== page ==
# US Historical Climate: Excel Statistical

### This activity has been selected for inclusion in the CLEAN collection.

This activity has been extensively reviewed for inclusion in the Climate Literacy and Energy Awareness Network's collection of educational resources. For information the process and the collection, see http://cleanet.org/clean/about/selected_by_CLEAN.

This page first made public: Sep 7, 2006

This material is replicated on a number of sites as part of the SERC Pedagogic Service Project

#### Summary

## Learning Goals

Use Excel To:

- Import US Historical Climate Network data
- Calculate mean, variance, standard deviation, maximum, minimum, and trends estimates for temperature data at a station near your town.
- Estimate statistical error in trend estimates
- Calculate temperature anomalies
- Use a running mean filter to smooth data
- Graph temperature data, anomalies, and trend estimates.

## Context for Use

## Teaching Materials

- A PDF file of Using Excel and USHCN Data for Introductory Statistical Analysis (Acrobat (PDF) 150kB Apr2 04)
- An Excel Answers Document to the Activity (Excel 104kB Apr2 04). This Excel document can be used for either:
- Introducing concepts and ideas in an interactive lecture;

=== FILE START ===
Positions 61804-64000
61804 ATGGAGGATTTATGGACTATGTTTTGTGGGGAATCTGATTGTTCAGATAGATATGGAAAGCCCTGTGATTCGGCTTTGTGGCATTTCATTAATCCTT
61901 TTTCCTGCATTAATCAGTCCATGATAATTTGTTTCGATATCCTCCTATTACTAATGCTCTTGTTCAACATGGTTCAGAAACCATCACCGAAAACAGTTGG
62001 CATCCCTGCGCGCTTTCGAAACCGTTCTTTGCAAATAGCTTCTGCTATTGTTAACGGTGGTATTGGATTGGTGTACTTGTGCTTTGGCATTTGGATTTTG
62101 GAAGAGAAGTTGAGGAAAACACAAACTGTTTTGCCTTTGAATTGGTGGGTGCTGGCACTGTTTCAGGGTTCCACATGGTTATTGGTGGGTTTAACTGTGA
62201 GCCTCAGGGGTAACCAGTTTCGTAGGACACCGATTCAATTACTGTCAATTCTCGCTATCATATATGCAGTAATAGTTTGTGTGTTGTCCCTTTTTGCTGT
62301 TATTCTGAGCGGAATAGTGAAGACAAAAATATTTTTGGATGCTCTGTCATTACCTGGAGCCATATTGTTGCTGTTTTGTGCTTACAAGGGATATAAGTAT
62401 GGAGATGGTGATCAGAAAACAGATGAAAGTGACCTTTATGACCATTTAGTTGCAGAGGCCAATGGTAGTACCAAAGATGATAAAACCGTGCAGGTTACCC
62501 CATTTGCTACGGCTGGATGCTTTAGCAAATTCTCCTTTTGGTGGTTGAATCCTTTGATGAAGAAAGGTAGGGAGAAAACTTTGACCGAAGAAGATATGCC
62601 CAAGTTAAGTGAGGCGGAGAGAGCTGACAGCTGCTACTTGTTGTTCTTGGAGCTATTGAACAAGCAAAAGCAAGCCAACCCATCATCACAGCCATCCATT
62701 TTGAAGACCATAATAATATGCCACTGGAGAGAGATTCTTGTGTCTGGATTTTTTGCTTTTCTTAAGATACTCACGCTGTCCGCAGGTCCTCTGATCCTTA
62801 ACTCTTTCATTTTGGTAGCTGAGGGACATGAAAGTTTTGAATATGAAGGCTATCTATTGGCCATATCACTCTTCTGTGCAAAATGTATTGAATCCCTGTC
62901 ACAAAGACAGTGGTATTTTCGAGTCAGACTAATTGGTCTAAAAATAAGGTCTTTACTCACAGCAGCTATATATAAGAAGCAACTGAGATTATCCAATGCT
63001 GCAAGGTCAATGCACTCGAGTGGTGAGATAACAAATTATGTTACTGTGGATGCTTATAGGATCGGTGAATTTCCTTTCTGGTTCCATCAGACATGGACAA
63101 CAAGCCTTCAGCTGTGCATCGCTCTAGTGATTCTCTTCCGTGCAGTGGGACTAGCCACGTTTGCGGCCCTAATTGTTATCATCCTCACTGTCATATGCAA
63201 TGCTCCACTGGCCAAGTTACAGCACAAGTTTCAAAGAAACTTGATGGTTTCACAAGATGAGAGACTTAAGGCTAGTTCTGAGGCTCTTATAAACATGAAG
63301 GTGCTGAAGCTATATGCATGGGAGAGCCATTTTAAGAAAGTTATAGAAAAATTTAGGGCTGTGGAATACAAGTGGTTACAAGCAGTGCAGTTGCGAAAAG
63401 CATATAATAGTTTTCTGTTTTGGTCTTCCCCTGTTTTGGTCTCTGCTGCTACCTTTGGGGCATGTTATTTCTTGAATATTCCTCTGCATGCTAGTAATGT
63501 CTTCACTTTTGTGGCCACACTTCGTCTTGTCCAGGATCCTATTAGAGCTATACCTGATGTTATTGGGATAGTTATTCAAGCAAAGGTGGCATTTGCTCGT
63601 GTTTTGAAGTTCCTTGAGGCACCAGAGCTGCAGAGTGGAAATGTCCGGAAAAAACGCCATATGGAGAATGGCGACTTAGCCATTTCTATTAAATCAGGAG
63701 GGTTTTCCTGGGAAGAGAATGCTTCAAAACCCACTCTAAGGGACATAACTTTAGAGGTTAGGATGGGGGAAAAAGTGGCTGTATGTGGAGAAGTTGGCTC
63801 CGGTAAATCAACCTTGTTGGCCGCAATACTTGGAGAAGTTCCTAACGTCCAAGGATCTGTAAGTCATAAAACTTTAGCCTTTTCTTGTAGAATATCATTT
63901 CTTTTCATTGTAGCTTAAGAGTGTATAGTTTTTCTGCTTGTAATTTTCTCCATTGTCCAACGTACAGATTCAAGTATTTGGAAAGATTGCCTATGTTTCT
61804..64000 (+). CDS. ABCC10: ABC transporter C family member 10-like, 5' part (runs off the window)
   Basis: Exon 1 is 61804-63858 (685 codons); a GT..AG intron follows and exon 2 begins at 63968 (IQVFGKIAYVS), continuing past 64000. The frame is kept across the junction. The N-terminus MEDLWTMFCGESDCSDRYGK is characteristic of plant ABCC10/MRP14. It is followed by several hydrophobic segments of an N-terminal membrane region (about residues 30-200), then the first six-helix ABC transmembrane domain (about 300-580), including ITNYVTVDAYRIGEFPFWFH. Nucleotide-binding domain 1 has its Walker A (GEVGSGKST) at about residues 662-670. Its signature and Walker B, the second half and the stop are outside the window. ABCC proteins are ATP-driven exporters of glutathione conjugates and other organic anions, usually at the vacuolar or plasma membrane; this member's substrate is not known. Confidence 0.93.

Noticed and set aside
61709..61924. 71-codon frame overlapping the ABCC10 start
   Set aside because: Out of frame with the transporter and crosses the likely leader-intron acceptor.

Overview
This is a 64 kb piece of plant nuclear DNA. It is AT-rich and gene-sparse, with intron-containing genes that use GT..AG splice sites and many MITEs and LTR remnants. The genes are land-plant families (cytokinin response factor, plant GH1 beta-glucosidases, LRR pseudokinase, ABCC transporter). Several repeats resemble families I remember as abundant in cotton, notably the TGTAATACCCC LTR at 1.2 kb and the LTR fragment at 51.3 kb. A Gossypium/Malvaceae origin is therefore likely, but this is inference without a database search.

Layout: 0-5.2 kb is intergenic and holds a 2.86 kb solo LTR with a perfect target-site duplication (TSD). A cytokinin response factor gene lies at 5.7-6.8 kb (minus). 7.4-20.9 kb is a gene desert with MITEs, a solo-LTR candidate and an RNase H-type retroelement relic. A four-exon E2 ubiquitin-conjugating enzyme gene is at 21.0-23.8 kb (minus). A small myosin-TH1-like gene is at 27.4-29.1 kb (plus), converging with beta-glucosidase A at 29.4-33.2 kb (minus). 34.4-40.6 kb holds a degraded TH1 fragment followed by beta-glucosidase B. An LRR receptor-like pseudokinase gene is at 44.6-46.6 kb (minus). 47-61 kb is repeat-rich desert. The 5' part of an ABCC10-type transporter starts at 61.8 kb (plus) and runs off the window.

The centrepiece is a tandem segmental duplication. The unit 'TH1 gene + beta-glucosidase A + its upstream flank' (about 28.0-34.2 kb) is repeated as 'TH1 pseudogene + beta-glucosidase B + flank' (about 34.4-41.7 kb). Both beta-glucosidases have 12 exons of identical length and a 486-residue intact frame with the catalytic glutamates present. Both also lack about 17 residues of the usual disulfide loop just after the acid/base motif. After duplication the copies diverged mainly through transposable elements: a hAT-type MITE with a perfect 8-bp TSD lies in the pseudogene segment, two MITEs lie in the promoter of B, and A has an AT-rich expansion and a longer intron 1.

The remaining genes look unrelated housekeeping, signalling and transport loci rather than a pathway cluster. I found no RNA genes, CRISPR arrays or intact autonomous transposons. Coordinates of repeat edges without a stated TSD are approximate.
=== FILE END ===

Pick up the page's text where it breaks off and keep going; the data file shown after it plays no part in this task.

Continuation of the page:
- Making transparencies or Power Point slides;
- Checking student results.

- Sample images of what's in the Excel Answer Document and what students are expected to accomplish.

**Figure 1.**Monthly mean temperatures for Maximum (January) and Minimum (July) variability months for Vancouver, WA example. (click image to enlarge)

**Figure 2.**Annual mean temperature, least squares trend estimate, and smoothed data for Vancouver, WA example. (click image to enlarge)

## Teaching Notes and Tips

This activity will take students about two hours to complete. Students unfamiliar with Excel should complete an introductory Excel activity (see resources) before working through this activity. Students should be able to work through this activity at home or in a computer lab will no supervision. Students more familiar with Excel can work through this activity more quickly.

Although this activity focuses on temperature data, precipitation data is also available at this USHCN site as a possible extension to this activity.

## Assessment

Grading the completed activity sheet provided can be used as an assessment of student understanding. The future success of students on other Excel related activities is also another useful assessment tool.

A link to an Excel Answers Document is provided above with several sheets representing different levels of completion for this activity. This can help instructors: assess student success for this activity; answer student questions that come up; and quickly familiarize themselves with the activity.

## References and Resources

The World Population Activity I or Sea Floor Spreading Activity I are good Excel tutorial activities with geoscience content for students with no Excel experience. Other geoscience examples that use Excel are also available.

Global temperature data 1856-2000 (more info) from P. D. Jones,D. E. Parker,T. J. Osborn, and K. R. Briffa.

Global temperature data 1880-2003 (more info) NASA GISS surface temperature analysis.